Robert Solberg will speak at winter commencement Dec. 17
Robert A. Solberg, retired vice president of Texaco Inc., and a 1969 graduate, will give the main address at winter commencement, 2 p.m. Friday, Dec. 17, Chester Fritz Auditorium.

Solberg was born in Grand Forks, raised in Lakota, and graduated from the University in 1969 with a bachelor’s degree in civil engineering. He then joined Texaco, Inc. where he held increasingly responsible positions in the United States and throughout the world. After his retirement in 2002 he joined the board of directors of Pioneer Natural Resources Company, a Dallas-based international oil company and JDR Cable Holdings, Ltd., a British oil field supply company where he is now chairman. He has recently become a partner in two start-up investment companies and will continue to work with industry growth initiatives in other ways. Solberg currently serves on the UND Alumni Association and Foundation board.
Ribbon-cutting celebrates renovated UND Fargo Center
President Charles Kupchella helped celebrate the newly renovated UND Fargo Center with a reception and ribbon-cutting ceremony Nov. 29. Robert Boyd, vice president for student and outreach services, and James Shaeffer, associate vice president for student and outreach services and dean of outreach services, also took part in the ceremony.

Located at 1919 North Elm Street, the UND Fargo Center offers a number of credit and non-credit courses, 18 degree programs and over 62 certificates. Courses are delivered online, by mail correspondence, face-to-face and through the North Dakota Interactive Video Network. In addition, the UND Fargo Center also offers conference and workforce development services. For more information, call (701) 293-4186 or visit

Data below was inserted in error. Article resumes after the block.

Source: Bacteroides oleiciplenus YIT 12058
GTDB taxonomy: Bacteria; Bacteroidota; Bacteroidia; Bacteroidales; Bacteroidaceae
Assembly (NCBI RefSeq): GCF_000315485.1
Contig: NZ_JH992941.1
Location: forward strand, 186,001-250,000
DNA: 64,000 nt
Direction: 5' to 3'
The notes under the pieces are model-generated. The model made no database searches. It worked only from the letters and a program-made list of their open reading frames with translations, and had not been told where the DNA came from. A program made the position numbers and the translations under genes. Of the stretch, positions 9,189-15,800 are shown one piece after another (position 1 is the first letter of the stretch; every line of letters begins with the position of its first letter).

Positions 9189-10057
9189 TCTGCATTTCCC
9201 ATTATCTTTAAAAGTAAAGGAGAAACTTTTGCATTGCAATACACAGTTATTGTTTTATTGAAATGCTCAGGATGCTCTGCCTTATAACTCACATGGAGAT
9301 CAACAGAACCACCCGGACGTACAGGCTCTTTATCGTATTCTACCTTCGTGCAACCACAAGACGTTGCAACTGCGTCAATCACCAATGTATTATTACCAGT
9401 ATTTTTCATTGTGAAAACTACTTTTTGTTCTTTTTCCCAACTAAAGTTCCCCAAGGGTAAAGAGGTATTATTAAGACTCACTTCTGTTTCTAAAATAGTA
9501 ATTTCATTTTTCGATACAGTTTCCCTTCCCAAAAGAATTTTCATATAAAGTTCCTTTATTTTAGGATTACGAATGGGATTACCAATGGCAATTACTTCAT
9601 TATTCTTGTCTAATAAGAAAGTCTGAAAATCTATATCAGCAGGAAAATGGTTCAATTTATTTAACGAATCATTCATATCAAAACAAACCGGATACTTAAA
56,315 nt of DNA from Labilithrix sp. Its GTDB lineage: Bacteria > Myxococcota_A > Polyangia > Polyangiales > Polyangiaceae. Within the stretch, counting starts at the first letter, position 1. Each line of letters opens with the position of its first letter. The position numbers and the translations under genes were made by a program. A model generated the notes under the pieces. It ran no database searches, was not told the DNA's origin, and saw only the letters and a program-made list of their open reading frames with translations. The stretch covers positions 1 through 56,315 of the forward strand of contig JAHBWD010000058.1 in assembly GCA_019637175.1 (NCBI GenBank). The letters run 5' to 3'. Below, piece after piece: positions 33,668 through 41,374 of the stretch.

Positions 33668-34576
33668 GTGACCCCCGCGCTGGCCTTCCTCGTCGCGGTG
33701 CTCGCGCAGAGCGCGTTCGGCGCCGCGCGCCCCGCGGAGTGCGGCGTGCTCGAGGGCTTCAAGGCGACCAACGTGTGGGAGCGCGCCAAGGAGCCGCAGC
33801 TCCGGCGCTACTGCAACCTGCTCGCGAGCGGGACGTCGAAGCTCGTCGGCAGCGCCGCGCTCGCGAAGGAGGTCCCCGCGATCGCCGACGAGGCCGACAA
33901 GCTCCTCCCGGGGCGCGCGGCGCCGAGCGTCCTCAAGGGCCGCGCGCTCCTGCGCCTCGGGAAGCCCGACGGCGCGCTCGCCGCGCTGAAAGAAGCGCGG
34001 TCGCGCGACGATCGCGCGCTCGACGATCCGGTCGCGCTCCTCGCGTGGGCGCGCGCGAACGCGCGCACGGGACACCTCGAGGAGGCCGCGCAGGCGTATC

Medical school named national center of excellence in women's health regional demonstration project
The School of Medicine and Health Sciences has been named a National Center of Excellence in Women’s Health Demonstration Project for Region VIII of the Public Health Service.

The designation was made recently by the Office on Women’s Health, a division of the U.S. Department of Health and Human Services.

The family medicine department, chaired by Elizabeth Burns, has received nearly $500,000 for the four-year project to develop a comprehensive, coordinated and integrated program to improve health care for women in North Dakota.

The project, which encompasses Colorado, Montana, North Dakota, South Dakota, Utah and Wyoming, will focus on five key areas:
1. recruitment, retention and promotion of women faculty;
2. professional education and training in women’s health;
3. community outreach;
4. clinical care, and
5. research

The clinical care component will be carried out in partnership with Altru Health System under the leadership of Michael Brown, chair of the Altru obstetrics and gynecology department, Grand Forks.
“Altru has developed an integrated model for excellence in clinical care that we will adapt for women’s health,” Burns said. “Together, we play to develop a model of care that can be adopted by clinical offices where women of all ages receive their health care.”